As if there weren’t already enough info about SEC football out there already, this fall ushers in the debut of the SEC Network and its torrential flow of news, game coverage, opinion and analysis. Yet, despite a constant rush of Tim Tebows, Greg McElroys and bald men named Finebaum, so much unknown will remains so long as the ball is pointy and the players so young.
For who could have predicted Johnny Manziel’s surge to the top of the athletic world two years ago, or the extent of Auburn’s historic turnaround last fall? Hardly anyone – except, oh, I don’t know – someone named the Sports Seer. And I’m at it again, dusting off the ol’ crystal ball for Celebrate Arkansas magazine. I see good things for almost everyone except fans of Missouri and Vanderbilt. In 2014, parity will be the name of the game in the Southeastern Conference.
N.B. Below are my picks, as chosen before Week 1. So far, so good – with one exception.
Auburn: Arkansas native Gus Malzahn returns for his second season at the helm of a squad that will be fearsome in its up-tempo attack. Yes, the Tigers lost a superstar running backin Tre Mason, who left for the NFL.
But they gained a full year of experience under Malzahn’s tactical genius. Senior Nick Marshall was a dual-threat pain for opposing defenses last year but will be a full-fledged nightmare this year. He the first starting college quarterback Malzahn has had for two straight seasons.
Final Regular Season Record: 11-1
Alabama: Heading into a season with a chip on the shoulder isn’t something the Crimson Tide do much of. After two straight losses to end last season, though, Nick Saban’s troops are hungry to prove themselves. There is concern about youth and inexperience early in the season, but don’t be fooled – quarterback Jacob Coker is a future star, running backs T.J. Yeldon is an established star and Derrick Henry and wide receiver Amari Cooper will be emerging superstars. The defense will have major trouble only with Ole Miss and Auburn.
Final Record: 10-2
Ole Miss: For the last couple years, head coach Hugh Freeze has been stockpiling young talent from stellar recruiting classes. This season, the youngins’ finally break through. Senior quarterback Bo Wallace will regain health after two injury-hampered years, and he’ll hook up with wide receiver Laquon Treadwell to form the SEC’s most productive tandem. They will finally get past Alabama, but losses to Auburn and Tennessee mar a dream season.
Final Record: 10-2
LSU: The Tigers have a lot going for them, including a freshman All-SEC lock in running back Leonard Fournette, but they don’t have a passing game. Indeed, they have the worst passing attack in the SEC. That’s a killer in a conference in which the ability to churn out points has become more vital than ever. These Tigers will lose nail-biters against Auburn, Florida and Ole Miss.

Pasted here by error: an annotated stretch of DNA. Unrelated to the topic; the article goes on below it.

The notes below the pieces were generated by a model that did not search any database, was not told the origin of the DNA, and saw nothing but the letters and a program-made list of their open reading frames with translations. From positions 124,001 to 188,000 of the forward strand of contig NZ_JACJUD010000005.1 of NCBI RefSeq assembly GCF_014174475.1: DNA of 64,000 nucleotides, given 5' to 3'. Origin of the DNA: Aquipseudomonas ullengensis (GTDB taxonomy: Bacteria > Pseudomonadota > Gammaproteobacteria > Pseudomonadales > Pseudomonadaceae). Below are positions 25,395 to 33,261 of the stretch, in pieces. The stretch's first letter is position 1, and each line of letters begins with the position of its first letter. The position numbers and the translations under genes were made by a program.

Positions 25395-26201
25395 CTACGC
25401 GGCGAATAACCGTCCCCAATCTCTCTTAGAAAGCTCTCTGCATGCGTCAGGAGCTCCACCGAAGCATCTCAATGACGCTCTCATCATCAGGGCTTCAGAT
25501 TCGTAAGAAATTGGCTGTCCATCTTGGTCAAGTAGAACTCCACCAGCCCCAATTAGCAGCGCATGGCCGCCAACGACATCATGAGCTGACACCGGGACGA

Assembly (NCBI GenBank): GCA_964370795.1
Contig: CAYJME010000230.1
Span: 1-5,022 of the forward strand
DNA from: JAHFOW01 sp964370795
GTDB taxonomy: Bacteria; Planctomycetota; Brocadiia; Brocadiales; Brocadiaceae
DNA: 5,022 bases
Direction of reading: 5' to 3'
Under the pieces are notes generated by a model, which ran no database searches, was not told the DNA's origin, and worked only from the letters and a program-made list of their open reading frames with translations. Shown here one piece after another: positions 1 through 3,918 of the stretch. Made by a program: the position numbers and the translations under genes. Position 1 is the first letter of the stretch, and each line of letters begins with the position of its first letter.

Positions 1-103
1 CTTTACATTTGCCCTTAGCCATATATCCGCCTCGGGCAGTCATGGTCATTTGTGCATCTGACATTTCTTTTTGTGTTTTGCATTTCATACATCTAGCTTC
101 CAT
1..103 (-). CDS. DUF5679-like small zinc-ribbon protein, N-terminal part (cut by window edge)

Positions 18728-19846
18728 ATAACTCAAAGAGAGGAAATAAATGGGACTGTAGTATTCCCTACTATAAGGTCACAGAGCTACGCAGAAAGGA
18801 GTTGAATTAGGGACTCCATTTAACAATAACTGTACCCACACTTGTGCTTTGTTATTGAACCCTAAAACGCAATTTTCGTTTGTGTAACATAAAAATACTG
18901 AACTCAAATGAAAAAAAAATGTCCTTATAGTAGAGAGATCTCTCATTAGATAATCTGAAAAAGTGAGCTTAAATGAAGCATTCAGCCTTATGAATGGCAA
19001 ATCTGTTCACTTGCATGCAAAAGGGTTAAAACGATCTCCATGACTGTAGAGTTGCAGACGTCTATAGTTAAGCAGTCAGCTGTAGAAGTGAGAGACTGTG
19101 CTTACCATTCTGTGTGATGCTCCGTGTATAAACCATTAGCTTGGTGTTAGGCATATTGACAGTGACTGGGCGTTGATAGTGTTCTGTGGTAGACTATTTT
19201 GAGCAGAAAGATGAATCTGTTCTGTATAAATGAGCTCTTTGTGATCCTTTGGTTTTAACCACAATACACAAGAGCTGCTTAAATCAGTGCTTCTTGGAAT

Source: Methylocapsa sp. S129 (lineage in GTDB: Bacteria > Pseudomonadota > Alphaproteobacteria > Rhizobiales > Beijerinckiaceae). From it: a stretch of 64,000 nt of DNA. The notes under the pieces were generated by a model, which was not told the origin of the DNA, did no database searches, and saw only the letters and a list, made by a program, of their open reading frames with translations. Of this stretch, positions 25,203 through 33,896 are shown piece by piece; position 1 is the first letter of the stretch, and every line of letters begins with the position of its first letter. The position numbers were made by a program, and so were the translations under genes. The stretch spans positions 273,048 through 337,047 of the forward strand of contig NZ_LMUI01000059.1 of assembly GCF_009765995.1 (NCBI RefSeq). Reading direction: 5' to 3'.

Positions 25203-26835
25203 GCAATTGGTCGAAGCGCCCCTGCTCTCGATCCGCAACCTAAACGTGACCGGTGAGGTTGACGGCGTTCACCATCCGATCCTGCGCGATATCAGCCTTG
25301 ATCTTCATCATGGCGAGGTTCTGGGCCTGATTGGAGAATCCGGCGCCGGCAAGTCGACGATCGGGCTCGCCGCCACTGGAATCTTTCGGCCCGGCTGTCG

Final Record: 8-4
Mississippi State: Relative to the program’s past, head coach Dan Mullen is really good. In his first five seasons, he accrued a winning percentage (56.3%) higher than any MSU coach since the late Darrell Royal, who won 60% of his games in 1954-55 before heading to Texas in 1957. But Mullen hasn’t yet finished better than 4-4 in conference. “I’ve had a good year here and there at Mississippi State, but never consistency,” Mullen said this spring. “At some point we’ll win a championship here. Maybe this year.”
Final Record: 7-5
Texas A&M: It’s not as if head coach Kevin Sumlin can’t find another elite quarterback. Before Johnny Manziel, he’d worked with the likes of Drew Bledsoe, Sam Bradford and Case Keenum. He’ll develop another top-notch quarterback in true freshman Kyle Allen. But the problem for now is that the Aggies don’t have another game changer while waiting for Allen to mature. [Hmmm. Now that I think about it, the crystal ball was smudged in one part...]
Last year, that role was shared by both Manziel and Mike Evans, who both left early for the NFL. Even more problematic: the Aggies defense, which gave up a league-worst 476 yards a game last year, will this fall still get torched for 450ish yards per game.
Final record: 5-7
Arkansas: Good news: There will be a lot of measurable improvement, at each position, in Year 2 of the Bielema Era. The days of 52-0 drubbings are over. Bad news: It won’t yet translate to significantly more wins.
The offense will be more potent, we know this. But that’s not the problem. The issue is how much the secondary and linebacking corps can improve from last year, under new defensive coaches, without an injection of elite talent and size/speed.
They will improve, but not enough for the Hogs to score major upsets early on. Still, Arkansas will be in the game late in many of their contests, and will finally break through late at Missouri with Bielema’s first SEC win.
Final record: 4-8
Georgia – Last season, SIXTEEN Bulldogs – including a few of major stars – got injured. That won’t happen again. That, and a relatively soft schedule, makes all the difference in the Bulldogs’ reclaiming the SEC East perch.
Final Record: 10-2
South Carolina: Poor Steve Spurrier. At this program, the man is the master of the 10-win season without winning the division. His Gamecocks have won 42 games over the last four years but don’t have an SEC Championship Game appearance to show for it.
Senior quarterback Dylan Thompson and running back/human battering ram Mike Davis will lead the offense to another nice bowl game, but an early season loss to Georgia [ahem-Aggies, too] will show the rest of the nation they are still pretenders to the crown.